The reform of the IMF: the tree which hides the forest
What can be the outcome of the reform of the International Monetary Reform? What is its political sense?
At the last spring meetings in April of the International Monetary Fund (IMF) and the World Bank in Washington, DC, Rodrigo de Rato, Managing Director of the IMF, decided to make some proposals to reform his institution for the next annual meeting scheduled in Singapore in September 19-20, 2006.
The International Monetary Fund (IMF) faces an identity crisis. Many member governments feel that the IMF is not responsive to their needs and that they lack the voice and vote, in other words, the influence, to bring about the institution. 184 countries are represented through 24 constituencies. Five countries with the largest IMF quotas appoint a member (France, Germany, Japan, the United Kingdom and the United States) and three countries have a single chair too (China, Russian Federation, and South Arabia). The remaining 176 governments form constituencies and elect another 16 members!
This comes from an increasing pressure from emerging countries notably from Asia. Asian countries did not forget the crisis of the 90’s and the controversial recommendations adopted by the Fund. They decided then to increase their exchange rates reserves to establish their monetary independency. They are now in position to request more power. The fact that a threat of a creation of a temporarily regional IMF was announced shows their determination. The quotas for many fast-growing emerging market countries are much smaller than the IMF’s own calculations would suggest they should be. For example, Korea is 66 percent underweight, Mexico about 35 percent and Turkey about 32 percent.
The Fund’s ability to persuade our members to adopt wise policies depends not only on the quality of its analysis but also on the Fund’s perceived legitimacy. And the legitimacy suffers if countries of growing economic importance are not adequately represented. This means, in particular, increases in voting power for some emerging-market economies. Members in Africa, where so many people are affected by the Fund’s decisions, are also inadequately represented. The recent attempts under the topic “Voice and the representation of the poors” failed in the past negotiations, essentially because the “poors” – essentially African countries, had “only” the political legitimacy. The emerging countries have the economic power. The reform may be now unavoidable.
A country’s quota directly translates into voting power because the number of votes a country has in the Fund is based primarily on the size of its quota. The United States with the largest quota has 17,08% of the votes and therefore the US can block (veto) proposals that require 85% weighted majorities, which largely involve institutional issues and rarely day-to-day operational decisions.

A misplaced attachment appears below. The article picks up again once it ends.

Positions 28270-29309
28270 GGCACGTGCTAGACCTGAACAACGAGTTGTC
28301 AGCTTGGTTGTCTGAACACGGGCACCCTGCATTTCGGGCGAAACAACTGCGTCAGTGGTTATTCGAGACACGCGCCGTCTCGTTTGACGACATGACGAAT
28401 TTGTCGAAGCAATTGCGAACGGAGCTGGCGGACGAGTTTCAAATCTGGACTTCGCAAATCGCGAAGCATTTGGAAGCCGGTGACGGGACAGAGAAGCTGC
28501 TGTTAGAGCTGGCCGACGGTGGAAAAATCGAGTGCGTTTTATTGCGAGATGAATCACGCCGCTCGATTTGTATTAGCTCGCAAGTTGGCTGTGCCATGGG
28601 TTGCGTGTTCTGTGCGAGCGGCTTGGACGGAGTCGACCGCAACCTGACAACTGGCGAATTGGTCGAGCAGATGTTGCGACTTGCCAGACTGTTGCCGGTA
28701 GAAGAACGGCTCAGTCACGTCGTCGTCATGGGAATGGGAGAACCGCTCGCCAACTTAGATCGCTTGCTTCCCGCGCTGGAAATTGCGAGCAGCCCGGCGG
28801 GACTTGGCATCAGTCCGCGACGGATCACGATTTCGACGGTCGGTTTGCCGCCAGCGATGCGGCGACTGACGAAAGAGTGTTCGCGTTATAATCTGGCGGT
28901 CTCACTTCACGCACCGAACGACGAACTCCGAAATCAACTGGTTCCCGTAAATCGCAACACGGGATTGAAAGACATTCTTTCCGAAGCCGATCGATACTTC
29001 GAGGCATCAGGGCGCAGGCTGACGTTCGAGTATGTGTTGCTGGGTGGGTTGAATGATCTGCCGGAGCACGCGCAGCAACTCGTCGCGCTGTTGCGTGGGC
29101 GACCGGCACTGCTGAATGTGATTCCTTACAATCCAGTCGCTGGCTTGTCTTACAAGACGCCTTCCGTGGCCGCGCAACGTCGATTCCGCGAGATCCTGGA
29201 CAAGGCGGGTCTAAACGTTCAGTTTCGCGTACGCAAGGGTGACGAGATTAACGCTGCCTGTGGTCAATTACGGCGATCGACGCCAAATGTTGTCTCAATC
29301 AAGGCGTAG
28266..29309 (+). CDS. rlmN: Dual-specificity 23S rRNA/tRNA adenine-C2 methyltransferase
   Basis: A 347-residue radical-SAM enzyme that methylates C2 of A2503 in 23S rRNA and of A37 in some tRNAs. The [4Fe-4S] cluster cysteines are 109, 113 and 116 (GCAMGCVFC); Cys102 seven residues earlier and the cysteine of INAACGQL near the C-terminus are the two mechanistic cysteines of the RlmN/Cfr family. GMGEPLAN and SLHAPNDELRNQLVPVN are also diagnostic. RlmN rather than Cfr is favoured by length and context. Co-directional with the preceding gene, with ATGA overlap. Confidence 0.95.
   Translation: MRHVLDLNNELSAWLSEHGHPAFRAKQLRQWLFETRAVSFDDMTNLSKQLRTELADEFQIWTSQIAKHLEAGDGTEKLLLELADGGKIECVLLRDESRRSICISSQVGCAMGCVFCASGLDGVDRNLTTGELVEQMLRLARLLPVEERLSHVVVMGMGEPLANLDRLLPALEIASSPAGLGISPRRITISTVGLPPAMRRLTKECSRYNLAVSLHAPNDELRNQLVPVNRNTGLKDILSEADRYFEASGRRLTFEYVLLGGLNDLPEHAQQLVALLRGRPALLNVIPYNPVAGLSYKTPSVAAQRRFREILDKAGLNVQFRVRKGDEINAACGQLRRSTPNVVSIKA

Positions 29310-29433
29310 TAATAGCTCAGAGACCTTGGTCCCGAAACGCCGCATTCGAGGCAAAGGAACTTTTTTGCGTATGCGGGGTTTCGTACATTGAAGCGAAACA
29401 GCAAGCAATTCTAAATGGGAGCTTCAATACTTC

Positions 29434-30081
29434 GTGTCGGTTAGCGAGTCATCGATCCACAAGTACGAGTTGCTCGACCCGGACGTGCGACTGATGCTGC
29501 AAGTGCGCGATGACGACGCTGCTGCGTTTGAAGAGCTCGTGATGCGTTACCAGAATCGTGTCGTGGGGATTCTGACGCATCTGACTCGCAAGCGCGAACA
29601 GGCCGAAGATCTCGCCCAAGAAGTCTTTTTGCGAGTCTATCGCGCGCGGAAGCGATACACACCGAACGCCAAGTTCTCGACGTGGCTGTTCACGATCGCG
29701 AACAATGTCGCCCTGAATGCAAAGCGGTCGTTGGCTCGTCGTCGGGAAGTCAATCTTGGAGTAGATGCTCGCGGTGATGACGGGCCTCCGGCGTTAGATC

The EU is under pressure because apparently overrepresented.
At present the 25 EU countries appoint 6 of the 24 IMF executive directors. If EU constituencies represent about 32% of the voting share, this figure does not have a lot of sense since many “EU constituencies” include non EU countries (For example Belgium shares its constituency with Kazakhstan or the Netherlands with Israel and Ukraine). Secondly, considering the GDP level of the EU25 countries (which is the first in the world), the European countries should have the largest quota (in other words a veto). The headquarter should move to Europe according to the Fund’s articles of agreement.
But the “Realpolitik” has its own rules: the US will not abandon its veto and the EU countries will not voluntarily reduce the size of their IMF quotas. At the end of the day, mixed solutions can be found (creation of 2 additional seats, an increase in total IMF quotas, constitution of regional constituencies, etc). But this reform is the tree which hides the forest.
Behind it, the debate raises a more important one: the future of the financial and economic global architecture and the world economic governance.
Because the IMF is not a single tool which is isolated from the other multilateral bodies. What can be the impact of the reform of the IMF on the World Bank, on the United Nations Development Program, the World Trade Organization, the Organisation for Economic Co-operation and Development and on other multilateral agencies? More broadly, the reform shows the first translation of the increasing political and economic weight of countries like China on the international scene.
The US is still the unique superpower in the World economically and politically but this is not sufficient to deal with all multilateral challenges. Emerging countries have an increasing economic power and are now in a position to request more influence and this is just a beginning. In terms of legitimacy, poor countries which are often the first affected by decisions made by the “donors” request a “voice” too. Europe is in the middle way of the road. It is potentially the first economy in the world (in terms of GDP considering the European Union) but the Europeans do not speak with a single voice yet.
Environmental, sanitarian, economic challenges – so called “globalization” -are becoming more and more transversal whereas approaches and interest remain national or to some extent regional. A new response to the economic global governance is now necessary.
Benoît Chervalier is a Transatlantic Fellow at the German Marshall Fund of the United States